The dinner that night was memorable. Imagine the scene: in a cozy corner of one of Barcelona’s more renowned restaurants we sat, all seven of us, crowded around the wooden table, celebrating my cousin’s recent accomplishment over mouthfuls of tomatillo pan and pulpo. In June, he left his lifetime home in the United States and moved to Barcelona. He now studies Spanish in whatever time is left over after caring for two roundy young boys.
It is difficult for someone to leave their entire life behind to start another. It is fortunate that my cousin had the opportunity and support to be able to do so. For some of us seated around the wooden table, it was our first or second time in Europe. For some of us, who live in Europe, Barcelona is nothing too exotic. All of us, however, wished that we had more time and opportunity to travel. In our over-scheduled day-to-day lives, who wouldn’t?
As the dinner was being cleared away, my cousin leaned back, and with a conversational grin, started to explain ‘You know, it is incredible living in another country, another culture. You learn so much about yourself. I think that you can never understand yourself as a person, or even the world, until you’ve truly experienced another culture.’
His comment rang wrong to me, and it bothered me a long time afterwards. I’m sure my cousin thought that it was just a passing remark, but it rubbed me the wrong way. .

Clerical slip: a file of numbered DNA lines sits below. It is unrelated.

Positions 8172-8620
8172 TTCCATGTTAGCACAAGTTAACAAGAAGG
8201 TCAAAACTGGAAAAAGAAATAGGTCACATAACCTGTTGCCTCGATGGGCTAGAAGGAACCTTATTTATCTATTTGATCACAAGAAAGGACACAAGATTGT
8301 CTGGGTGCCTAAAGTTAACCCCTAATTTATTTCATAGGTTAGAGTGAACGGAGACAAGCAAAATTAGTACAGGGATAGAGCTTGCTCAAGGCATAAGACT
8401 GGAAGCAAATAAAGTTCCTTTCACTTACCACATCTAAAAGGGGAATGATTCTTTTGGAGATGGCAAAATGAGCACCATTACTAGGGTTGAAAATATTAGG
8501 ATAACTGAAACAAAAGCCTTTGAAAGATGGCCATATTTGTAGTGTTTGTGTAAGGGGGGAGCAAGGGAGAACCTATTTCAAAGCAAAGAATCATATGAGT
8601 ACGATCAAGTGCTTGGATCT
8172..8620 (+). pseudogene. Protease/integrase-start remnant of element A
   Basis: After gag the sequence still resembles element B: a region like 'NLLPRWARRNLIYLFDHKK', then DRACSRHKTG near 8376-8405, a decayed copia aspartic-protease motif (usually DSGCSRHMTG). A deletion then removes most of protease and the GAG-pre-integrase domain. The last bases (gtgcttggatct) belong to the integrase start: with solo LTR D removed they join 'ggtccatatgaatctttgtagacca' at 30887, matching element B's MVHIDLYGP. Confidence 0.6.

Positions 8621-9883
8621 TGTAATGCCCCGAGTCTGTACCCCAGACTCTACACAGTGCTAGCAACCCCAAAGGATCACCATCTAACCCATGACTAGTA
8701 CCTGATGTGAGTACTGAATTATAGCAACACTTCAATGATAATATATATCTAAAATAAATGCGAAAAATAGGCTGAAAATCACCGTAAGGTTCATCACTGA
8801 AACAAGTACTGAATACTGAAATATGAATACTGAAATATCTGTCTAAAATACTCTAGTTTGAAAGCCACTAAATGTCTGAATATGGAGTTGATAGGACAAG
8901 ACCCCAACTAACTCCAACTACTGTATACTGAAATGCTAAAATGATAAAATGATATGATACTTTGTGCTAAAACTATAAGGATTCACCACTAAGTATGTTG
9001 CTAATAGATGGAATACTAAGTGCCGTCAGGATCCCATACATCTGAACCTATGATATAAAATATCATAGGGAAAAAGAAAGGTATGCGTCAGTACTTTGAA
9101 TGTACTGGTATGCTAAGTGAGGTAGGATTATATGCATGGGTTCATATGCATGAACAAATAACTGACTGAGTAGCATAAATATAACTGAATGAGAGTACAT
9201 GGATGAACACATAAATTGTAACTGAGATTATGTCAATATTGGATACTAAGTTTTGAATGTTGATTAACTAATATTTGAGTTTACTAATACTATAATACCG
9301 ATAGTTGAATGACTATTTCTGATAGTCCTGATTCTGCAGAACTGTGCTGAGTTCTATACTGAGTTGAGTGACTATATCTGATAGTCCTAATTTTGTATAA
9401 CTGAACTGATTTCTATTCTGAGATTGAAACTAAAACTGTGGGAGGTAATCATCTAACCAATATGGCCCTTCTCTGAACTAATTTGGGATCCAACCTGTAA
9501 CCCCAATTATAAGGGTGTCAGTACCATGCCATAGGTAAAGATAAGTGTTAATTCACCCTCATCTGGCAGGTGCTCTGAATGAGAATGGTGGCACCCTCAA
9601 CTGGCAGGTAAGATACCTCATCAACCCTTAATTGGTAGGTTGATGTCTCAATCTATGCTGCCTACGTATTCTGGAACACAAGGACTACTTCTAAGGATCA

The sentiment my cousin voiced is not unique to him: a quick search on the web proves that there are countless articles about the personal and emotional benefits of traveling, which are quick to cite the acceptance and perspective you acquire through visiting other countries and cultures. Are these sources wrong? Not really. In fact, one could argue that most everything they say is spot-on. Doubtless, there are many personal and emotional benefits that accrue from traveling and experiencing other cultures. It makes sense that one gains empathy from a personal experience with the other. So why do I have a problem with this idea? Does this imply that one must travel in order to gain insight and wisdom? I don’t believe so.
Surely travel is not a requirement for emotional maturity. One can still be an emotionally mature, worldly person with great perspective without having traveled. Is the sentiment not inherently elitist? Does it not imply that those with money, those who can afford the hefty costs of travel, are the only ones who can have perspective? That the wealthy truly are the wiser? Does it not, create an unnecessary division between the haves and the have nots?
Daily life provides sufficient opportunities for personal growth without the need for travel. It is not necessary to travel in order to interact with a variety of people, to place oneself in unfamiliar situations, or to challenge your assumptions.
This can be illustrated by famous authors and philosophers such as Jane Austen, Immanuel Kant and Emily Dickinson, who never ventured far from home. Their works illustrate an uncanny insight into the human experience and provide tangible proof of the respective author’s depth and perspective. Who is to argue that they should have developed themselves more through travel?
There is no question that traveling provides a very stimulating opportunity for many people to broaden their horizons. However, I would posit that traveling is not necessary in order to develop oneself or to have a mature perspective on life. Simple observation, education and mindfulness in day-to-day life provides every opportunity for well-rounded development, proving that the idea that traveling is necessary for development is just another tool for dividing classes.